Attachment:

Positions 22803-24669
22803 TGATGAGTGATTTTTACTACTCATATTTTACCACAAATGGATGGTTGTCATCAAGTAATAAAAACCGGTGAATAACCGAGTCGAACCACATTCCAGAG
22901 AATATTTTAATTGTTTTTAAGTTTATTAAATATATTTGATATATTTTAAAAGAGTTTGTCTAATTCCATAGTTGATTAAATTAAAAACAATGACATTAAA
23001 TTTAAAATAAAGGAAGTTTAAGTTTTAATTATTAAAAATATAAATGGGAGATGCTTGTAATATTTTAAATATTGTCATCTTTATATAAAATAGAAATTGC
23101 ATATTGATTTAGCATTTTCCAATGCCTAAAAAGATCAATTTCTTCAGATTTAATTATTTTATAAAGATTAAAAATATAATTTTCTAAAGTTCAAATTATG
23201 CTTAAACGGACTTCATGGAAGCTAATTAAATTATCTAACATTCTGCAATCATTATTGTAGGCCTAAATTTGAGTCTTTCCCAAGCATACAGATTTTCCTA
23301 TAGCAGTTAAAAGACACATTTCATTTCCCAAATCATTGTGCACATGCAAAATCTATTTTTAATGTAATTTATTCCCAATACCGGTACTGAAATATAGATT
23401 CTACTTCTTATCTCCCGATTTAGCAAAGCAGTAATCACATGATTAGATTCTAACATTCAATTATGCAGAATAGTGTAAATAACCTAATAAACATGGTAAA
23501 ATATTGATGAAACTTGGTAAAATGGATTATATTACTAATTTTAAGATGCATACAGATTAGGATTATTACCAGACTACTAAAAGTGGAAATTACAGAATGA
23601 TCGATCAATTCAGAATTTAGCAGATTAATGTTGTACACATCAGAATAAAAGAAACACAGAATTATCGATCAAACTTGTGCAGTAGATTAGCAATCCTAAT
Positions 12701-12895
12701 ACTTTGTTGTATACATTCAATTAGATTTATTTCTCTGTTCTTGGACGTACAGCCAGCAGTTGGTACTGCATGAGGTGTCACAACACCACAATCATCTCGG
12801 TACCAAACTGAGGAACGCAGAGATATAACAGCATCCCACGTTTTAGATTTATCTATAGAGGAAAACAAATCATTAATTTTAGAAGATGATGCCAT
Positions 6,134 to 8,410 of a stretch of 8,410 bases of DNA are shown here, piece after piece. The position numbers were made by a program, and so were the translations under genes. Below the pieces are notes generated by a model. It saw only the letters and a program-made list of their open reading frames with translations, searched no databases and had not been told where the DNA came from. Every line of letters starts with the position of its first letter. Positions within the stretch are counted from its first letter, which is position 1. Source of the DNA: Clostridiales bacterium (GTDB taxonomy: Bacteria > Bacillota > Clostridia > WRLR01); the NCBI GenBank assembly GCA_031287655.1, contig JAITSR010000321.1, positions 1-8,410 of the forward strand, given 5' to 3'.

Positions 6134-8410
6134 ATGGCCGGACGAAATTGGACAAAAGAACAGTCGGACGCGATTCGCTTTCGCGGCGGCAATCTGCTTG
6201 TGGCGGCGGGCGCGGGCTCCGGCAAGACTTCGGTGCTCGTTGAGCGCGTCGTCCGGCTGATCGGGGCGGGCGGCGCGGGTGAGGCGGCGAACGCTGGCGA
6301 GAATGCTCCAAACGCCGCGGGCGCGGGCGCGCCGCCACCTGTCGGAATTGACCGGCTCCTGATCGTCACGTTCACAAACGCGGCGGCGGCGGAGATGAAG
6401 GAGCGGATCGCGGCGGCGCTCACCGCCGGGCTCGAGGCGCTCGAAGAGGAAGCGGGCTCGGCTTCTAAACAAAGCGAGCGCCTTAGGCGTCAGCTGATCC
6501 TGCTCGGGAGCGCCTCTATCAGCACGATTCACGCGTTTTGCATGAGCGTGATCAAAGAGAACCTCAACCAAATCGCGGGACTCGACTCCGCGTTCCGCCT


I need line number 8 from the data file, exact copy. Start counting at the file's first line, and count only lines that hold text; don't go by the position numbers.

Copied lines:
23401 CTACTTCTTATCTCCCGATTTAGCAAAGCAGTAATCACATGATTAGATTCTAACATTCAATTATGCAGAATAGTGTAAATAACCTAATAAACATGGTAAA